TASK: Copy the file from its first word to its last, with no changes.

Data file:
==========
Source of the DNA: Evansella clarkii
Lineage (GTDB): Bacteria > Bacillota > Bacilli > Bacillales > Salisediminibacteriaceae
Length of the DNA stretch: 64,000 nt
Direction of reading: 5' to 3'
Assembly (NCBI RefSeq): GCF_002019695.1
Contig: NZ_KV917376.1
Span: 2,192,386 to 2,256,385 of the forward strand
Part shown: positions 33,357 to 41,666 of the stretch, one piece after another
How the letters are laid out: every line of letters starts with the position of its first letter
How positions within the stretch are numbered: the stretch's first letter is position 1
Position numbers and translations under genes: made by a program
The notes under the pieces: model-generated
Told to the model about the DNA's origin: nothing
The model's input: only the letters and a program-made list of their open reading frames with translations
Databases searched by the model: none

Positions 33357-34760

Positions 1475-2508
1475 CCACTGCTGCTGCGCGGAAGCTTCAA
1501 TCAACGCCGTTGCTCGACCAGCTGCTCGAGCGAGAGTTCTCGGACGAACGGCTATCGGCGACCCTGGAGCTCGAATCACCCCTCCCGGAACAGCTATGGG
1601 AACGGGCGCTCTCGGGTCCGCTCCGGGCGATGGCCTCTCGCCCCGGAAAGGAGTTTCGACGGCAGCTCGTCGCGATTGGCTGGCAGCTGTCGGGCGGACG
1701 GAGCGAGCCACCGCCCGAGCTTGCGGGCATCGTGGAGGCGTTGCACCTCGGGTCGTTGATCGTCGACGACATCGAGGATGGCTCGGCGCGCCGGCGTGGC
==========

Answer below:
Source of the DNA: Evansella clarkii
Lineage (GTDB): Bacteria > Bacillota > Bacilli > Bacillales > Salisediminibacteriaceae
Length of the DNA stretch: 64,000 nt
Direction of reading: 5' to 3'
Assembly (NCBI RefSeq): GCF_002019695.1
Contig: NZ_KV917376.1
Span: 2,192,386 to 2,256,385 of the forward strand
Part shown: positions 33,357 to 41,666 of the stretch, one piece after another
How the letters are laid out: every line of letters starts with the position of its first letter
How positions within the stretch are numbered: the stretch's first letter is position 1
Position numbers and translations under genes: made by a program
The notes under the pieces: model-generated
Told to the model about the DNA's origin: nothing
The model's input: only the letters and a program-made list of their open reading frames with translations
Databases searched by the model: none

Positions 33357-34760

Positions 1475-2508
1475 CCACTGCTGCTGCGCGGAAGCTTCAA
1501 TCAACGCCGTTGCTCGACCAGCTGCTCGAGCGAGAGTTCTCGGACGAACGGCTATCGGCGACCCTGGAGCTCGAATCACCCCTCCCGGAACAGCTATGGG
1601 AACGGGCGCTCTCGGGTCCGCTCCGGGCGATGGCCTCTCGCCCCGGAAAGGAGTTTCGACGGCAGCTCGTCGCGATTGGCTGGCAGCTGTCGGGCGGACG
1701 GAGCGAGCCACCGCCCGAGCTTGCGGGCATCGTGGAGGCGTTGCACCTCGGGTCGTTGATCGTCGACGACATCGAGGATGGCTCGGCGCGCCGGCGTGGC